The needs of women with personality disorder are going unnoticed in prisons, despite them making up a quarter of female inmates, the Centre for Mental Health said today in a report.
The study, Under the Radar, found imprisonment can exacerbate mental health problems for women with a diagnosis of borderline personality disorder (BPD), who are often left distressed by prison procedures.
The paper called for better diversion from custodial sentences for women with a personality disorder and increased training for prison staff.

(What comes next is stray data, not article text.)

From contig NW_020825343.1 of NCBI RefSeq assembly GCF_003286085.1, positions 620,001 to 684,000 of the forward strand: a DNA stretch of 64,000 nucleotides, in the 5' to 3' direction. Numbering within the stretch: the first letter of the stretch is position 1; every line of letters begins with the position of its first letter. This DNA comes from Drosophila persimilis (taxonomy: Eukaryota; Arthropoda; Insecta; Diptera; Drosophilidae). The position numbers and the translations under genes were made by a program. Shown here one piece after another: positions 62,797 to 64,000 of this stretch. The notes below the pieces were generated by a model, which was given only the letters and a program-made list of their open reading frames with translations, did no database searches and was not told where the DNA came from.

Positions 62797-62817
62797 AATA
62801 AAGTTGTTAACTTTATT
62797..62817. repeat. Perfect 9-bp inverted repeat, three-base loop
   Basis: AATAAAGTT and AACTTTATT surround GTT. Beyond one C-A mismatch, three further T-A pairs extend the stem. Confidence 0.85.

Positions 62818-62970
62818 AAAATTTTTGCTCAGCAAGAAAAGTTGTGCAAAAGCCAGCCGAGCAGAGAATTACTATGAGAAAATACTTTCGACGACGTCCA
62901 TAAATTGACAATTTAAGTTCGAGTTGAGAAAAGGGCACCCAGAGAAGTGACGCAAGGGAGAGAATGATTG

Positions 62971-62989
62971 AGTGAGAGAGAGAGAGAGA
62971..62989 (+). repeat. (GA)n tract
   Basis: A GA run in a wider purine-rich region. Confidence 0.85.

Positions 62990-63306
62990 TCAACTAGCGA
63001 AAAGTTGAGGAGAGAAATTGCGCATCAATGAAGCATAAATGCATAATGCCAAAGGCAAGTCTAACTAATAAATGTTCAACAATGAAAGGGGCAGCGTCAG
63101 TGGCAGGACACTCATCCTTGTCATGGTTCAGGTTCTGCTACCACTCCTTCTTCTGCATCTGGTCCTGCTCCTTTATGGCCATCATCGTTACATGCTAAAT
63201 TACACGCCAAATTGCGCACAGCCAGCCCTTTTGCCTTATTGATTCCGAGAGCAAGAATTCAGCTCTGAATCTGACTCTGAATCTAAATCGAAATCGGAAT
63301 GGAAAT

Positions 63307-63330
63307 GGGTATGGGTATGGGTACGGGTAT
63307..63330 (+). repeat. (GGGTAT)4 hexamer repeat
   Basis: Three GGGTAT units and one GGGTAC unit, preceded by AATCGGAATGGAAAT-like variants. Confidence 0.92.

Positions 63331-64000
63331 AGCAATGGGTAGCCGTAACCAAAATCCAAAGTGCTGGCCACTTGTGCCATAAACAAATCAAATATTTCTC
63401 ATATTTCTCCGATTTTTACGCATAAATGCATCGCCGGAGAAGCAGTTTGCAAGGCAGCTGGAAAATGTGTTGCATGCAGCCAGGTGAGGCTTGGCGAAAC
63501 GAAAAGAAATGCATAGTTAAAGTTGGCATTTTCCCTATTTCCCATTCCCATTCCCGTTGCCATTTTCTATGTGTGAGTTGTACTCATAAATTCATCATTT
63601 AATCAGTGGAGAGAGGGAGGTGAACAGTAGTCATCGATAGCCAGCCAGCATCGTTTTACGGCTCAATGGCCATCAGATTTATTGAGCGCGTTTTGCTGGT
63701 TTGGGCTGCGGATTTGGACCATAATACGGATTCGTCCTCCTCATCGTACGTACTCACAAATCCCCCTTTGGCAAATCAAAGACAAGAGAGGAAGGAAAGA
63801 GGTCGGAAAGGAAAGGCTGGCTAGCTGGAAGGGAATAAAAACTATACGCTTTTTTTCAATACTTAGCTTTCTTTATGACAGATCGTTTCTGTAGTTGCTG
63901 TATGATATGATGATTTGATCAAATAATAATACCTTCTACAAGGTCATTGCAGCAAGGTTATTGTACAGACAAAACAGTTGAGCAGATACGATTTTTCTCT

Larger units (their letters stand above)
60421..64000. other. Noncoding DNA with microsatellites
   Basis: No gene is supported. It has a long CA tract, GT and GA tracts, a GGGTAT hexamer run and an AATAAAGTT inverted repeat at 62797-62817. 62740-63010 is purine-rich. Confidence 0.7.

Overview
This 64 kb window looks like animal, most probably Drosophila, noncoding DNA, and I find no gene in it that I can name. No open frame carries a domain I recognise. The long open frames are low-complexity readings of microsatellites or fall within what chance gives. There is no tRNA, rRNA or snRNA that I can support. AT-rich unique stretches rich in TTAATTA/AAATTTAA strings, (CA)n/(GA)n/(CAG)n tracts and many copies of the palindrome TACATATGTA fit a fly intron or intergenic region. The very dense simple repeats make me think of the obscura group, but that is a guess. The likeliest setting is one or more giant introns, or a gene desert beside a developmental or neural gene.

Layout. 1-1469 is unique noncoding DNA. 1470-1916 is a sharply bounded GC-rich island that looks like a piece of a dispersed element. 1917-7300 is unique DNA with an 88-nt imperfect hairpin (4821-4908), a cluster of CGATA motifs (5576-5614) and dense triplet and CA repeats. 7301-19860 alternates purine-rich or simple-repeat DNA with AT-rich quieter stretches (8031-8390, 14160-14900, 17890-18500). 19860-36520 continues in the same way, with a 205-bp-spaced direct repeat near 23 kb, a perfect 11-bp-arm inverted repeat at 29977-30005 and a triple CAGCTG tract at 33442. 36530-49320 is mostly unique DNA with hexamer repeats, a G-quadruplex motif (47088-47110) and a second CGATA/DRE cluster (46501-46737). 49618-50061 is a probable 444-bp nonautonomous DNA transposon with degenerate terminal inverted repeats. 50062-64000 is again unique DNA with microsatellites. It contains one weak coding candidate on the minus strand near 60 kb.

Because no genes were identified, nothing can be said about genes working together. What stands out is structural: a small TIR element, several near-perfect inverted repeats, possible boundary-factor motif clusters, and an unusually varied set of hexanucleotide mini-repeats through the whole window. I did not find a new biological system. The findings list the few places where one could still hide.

It added that women prisoners should have access to psychological therapies to help them cope with their condition and for this treatment to be continued after release.
BPD is a condition characterised by instability in moods, relationships, self-image and behaviour.
People suffering from this disorder often struggle with a mixture of emotions and engage in risky, impulsive behaviours. They frequently self-harm to reduce stress.
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